For example, a rate code would treat the spike sequences 010101 and 100011 as identical because they have the same number of 0’s and 1’s. A temporal code would assign different meanings to the two strings because the bit sequences are different. Temporal coding could boost the brain's information-processing capacity close to the Shannon limit, the theoretical maximum that information theory allows for a given physical system.
Some neuroscientists suspect that temporal codes predominate in the prefrontal cortex and other brain structures associated with “higher” cognitive functions, such as decision-making. In these regions, neurons tend to fire on average only one or two times per second.
On a more macro level, researchers are seeking “population codes” involving the correlated firing of many neurons. The late Gerald Edelman advocated a scheme called neural Darwinism, in which our recognition of, say, an animal emerges from competition between large populations of neurons representing different memories: Dog? Cat? Weasel? Rat? The brain quickly settles on the population that most closely matches the incoming stimulus. Perhaps because Edelman cloaked it in impenetrable jargon, neural Darwinism never caught on.
A population code called synchronous oscillations involves many neurons firing at the same rate and time. In 1990, Francis Crick and Christof Koch proposed that synchronized 40-hertz oscillations play a key role in consciousness. Crick was of course renowned for unraveling the structure of DNA and showing that it mediates an astonishingly simple genetic code governing the heredity of all organisms.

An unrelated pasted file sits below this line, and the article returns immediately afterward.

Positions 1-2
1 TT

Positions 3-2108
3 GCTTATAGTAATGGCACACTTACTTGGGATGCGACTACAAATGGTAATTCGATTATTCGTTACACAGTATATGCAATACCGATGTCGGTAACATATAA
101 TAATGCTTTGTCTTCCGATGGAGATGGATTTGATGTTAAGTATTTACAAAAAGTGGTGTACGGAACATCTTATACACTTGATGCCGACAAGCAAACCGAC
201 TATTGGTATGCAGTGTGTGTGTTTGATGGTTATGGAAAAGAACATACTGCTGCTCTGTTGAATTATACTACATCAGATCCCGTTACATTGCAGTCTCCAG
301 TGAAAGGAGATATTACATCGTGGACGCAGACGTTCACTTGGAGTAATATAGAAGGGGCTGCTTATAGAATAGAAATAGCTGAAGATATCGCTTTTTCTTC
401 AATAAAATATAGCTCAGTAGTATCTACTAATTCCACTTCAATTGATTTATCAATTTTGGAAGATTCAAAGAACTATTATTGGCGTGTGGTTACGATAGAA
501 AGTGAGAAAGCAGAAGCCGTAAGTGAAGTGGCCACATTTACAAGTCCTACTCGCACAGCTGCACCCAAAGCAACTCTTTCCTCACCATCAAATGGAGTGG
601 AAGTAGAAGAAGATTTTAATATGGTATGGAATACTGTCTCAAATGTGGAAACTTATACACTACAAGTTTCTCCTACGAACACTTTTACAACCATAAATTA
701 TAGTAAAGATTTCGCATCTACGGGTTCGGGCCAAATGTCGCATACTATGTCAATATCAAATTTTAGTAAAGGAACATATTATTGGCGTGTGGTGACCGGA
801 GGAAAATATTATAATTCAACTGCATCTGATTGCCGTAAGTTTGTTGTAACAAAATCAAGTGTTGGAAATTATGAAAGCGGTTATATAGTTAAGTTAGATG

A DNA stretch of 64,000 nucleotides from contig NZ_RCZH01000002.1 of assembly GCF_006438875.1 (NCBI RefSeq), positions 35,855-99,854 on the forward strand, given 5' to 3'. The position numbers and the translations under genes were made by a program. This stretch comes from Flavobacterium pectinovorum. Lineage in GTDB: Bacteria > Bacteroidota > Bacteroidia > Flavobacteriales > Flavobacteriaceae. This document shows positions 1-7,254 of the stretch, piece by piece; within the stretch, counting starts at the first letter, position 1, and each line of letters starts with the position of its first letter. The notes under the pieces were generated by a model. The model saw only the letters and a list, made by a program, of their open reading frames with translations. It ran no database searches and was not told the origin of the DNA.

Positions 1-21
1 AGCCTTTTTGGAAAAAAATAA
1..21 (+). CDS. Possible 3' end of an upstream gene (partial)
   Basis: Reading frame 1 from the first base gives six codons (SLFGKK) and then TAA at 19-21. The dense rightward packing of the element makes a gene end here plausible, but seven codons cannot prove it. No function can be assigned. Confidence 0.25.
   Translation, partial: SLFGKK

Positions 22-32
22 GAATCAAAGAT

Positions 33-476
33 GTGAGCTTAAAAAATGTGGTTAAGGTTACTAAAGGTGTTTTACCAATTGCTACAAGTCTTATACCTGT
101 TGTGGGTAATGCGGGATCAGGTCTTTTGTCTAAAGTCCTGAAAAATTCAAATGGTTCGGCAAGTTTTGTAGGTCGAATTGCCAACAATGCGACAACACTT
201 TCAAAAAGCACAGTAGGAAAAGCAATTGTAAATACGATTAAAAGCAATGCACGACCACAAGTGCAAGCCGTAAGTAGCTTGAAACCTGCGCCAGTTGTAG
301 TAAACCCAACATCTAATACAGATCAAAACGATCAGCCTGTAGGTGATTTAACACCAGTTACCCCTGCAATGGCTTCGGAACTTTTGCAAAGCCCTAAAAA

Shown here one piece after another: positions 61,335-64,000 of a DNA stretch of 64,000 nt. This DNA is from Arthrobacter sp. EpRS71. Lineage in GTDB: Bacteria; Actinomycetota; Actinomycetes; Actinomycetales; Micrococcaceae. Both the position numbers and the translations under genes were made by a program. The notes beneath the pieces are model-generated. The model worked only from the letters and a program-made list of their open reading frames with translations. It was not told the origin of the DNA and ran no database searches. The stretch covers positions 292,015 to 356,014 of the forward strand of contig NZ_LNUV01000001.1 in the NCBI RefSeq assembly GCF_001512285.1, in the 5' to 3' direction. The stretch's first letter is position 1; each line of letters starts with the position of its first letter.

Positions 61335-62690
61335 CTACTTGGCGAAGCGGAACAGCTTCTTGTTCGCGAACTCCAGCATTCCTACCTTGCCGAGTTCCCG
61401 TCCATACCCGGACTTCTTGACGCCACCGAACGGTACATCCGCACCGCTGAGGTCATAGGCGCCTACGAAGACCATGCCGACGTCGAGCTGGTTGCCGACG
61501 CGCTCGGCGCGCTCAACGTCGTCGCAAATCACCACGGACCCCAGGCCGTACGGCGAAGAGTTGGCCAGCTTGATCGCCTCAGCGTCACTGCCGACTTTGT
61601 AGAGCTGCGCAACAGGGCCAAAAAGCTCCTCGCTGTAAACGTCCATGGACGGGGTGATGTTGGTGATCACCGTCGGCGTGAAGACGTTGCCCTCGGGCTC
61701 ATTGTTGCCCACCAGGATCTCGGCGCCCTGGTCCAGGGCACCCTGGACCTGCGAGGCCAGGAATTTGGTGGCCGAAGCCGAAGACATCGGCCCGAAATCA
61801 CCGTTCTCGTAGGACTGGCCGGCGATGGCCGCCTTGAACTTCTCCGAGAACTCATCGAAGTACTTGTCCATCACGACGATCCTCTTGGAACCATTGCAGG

Koch doubts, however, that the neural code “will be anything as simple and as universal as the genetic code.” Neural codes seem to vary in different species, he notes, and even in different sensory modes within the same species. “The code for hearing is not the same as that for smelling,” he explains, ”in part because the phonemes that make up words change within a tiny fraction of a second, while smells wax and wane much more slowly.”
“There may be no universal principle” governing neural-information processing, Koch says, “above and beyond the insight that brains are amazingly adaptive and can extract every bit of information possible, inventing new codes as necessary.” So little is known about how the brain processes information that “it’s difficult to rule out any coding scheme at this time.”
Indeed, Koch helped revive a coding scheme long ago discarded as implausible. This scheme has been disparaged as the “grandmother cell” hypothesis, because in its reductio ad absurdum version it implies that our memory banks dedicate a single neuron to each person, place, or thing that inhabits our thoughts, such as Grandma.
Together with eminent neurosurgeon Itzhak Fried, Koch has identified neurons that respond to images of specific people, from Bill Clinton to Sylvester Stallone. The neurons were discovered in epileptics in whom Fried had implanted electrodes for clinical purposes.